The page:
Clarendon Building exterior renovation to start 4 July

Photo of the front exterior of the Clarendon Building, image set against bright blue sky

The work will focus on the building’s southern facade – facing the Old Bodleian Library – and its sides. The north side, overlooking the end of Broad Street, is in better condition and will form part of a later phase.

The work will start on Monday 4 July and carry on until around Christmas, assuming the team do not discover any previously unknown problems. The first few weeks of this will mainly involve putting up scaffolding.

The team will clean and repair the building’s stonework, using steam to remove organic material such as lichen or algae and then applying a chemical poultice to draw out deposits from air pollution and other sources. They will cut out and replace any badly eroded stone, and will make any necessary repairs to the roof, guttering and anywhere else damage is discovered.

The Estates Services FM Joiners will recondition the building’s sash windows so that they all open and shut smoothly while keeping draughts out, also repairing broken sash cords so the windows stay open without being propped. This will greatly improve the Clarendon Building’s thermal performance and make it more comfortable in cold weather. The team are also considering adding film to the windows to reduce thermal gain, helping it stay cool in summer.

They will also take the opportunity to replace the railings around the light wells on both the building’s main facades with a design that complies with modern safety standards, as well as being more in keeping with the area’s architectural setting. The statues on the roof, representing the nine Muses of Greek myth, will also be inspected and any problems dealt with.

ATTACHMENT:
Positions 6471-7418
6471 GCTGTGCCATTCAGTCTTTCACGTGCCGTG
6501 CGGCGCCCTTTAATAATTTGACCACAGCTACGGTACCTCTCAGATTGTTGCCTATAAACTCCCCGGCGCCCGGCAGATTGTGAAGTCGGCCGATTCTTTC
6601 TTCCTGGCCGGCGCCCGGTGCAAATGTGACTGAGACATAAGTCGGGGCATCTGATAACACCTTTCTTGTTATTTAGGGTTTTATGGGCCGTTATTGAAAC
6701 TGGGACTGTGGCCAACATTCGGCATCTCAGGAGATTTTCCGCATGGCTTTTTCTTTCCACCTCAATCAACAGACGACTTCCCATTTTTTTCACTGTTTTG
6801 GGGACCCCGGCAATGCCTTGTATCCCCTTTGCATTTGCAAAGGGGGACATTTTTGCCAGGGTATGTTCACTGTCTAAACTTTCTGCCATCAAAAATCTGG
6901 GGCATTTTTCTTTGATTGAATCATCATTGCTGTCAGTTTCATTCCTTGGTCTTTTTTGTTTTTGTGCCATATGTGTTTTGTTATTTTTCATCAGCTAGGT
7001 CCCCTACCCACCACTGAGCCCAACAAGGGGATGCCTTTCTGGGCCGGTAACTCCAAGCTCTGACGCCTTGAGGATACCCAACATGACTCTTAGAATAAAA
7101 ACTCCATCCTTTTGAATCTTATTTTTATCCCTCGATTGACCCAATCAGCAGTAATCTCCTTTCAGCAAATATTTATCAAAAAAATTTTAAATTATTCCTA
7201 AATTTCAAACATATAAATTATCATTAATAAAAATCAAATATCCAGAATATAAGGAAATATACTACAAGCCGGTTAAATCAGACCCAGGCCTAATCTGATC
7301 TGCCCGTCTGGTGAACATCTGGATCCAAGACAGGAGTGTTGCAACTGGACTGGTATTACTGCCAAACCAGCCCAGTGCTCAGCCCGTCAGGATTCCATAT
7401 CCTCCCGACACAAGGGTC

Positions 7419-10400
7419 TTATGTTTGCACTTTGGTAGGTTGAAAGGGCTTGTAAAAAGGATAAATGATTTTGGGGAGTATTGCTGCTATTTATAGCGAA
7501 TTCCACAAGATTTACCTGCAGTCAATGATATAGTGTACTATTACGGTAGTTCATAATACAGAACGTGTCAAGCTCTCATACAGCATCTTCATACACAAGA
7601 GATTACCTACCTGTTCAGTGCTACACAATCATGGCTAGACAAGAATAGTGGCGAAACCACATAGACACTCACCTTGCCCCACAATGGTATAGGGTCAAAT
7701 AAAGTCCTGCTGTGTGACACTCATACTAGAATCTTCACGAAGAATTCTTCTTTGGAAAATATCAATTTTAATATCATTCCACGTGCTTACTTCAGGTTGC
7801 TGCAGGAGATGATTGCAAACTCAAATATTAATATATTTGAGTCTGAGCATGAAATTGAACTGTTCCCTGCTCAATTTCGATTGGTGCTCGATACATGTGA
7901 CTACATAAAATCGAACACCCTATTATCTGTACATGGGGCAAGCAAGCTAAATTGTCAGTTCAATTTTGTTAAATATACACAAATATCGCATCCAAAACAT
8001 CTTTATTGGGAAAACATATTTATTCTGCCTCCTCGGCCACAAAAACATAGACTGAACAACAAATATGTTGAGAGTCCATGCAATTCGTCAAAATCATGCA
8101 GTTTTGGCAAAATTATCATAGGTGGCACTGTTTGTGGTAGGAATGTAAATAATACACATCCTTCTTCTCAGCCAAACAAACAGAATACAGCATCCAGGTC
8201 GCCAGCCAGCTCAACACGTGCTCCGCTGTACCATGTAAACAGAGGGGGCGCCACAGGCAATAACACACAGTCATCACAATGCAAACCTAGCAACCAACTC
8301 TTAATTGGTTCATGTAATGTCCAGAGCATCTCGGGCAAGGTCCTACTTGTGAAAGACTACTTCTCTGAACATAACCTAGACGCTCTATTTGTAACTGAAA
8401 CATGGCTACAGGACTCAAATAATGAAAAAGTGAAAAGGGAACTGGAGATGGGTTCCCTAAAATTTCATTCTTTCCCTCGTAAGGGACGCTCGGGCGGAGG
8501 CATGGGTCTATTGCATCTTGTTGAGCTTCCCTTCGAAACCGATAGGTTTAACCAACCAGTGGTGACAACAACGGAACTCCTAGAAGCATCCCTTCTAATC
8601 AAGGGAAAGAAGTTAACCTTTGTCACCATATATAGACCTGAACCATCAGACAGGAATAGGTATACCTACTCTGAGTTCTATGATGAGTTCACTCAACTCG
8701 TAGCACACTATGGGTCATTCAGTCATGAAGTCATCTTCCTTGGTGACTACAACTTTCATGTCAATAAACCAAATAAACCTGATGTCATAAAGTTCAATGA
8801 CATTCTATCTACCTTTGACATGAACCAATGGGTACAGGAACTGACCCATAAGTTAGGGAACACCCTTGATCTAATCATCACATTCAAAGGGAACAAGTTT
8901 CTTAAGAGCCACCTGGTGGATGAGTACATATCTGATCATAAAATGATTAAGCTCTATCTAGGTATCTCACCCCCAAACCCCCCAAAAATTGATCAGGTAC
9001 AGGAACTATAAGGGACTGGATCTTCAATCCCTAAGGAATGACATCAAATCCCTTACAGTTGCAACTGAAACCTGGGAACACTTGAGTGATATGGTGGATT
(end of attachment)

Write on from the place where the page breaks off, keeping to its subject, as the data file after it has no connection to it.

Most of the building’s exterior has not been comprehensively scaffolded for a number of years, so the project should greatly improve its appearance as well as making its users more comfortable.

The work should only cause limited disruption to the area around, but an area of the courtyard between the Clarendon Building and Old Bodleian will be fenced off for equipment, storage and welfare facilities. Work will stop whenever there are large events or University ceremonies in the Sheldonian.

The Clarendon Building was designed by Nicholas Hawksmoor, also responsible for parts of All Souls, Worcester and Queen’s Colleges and for six famous churches across London. It was built between 1711 and 1713, originally to house the printing presses of OUP after these were moved out of the basement of the Sheldonian.

For many years the building held both OUP and a separate Bible press, hence its two unconnected staircases. In 1830 the printing press moved to OUP’s new premises on Walton Street and the Clarendon Building became the University’s administrative offices. Now that most of these have in turn moved to Wellington Square, the building contains the Proctor’s Office and space that is used by the Vice-Chancellor, OUP and the senior management of the Bodleian Libraries.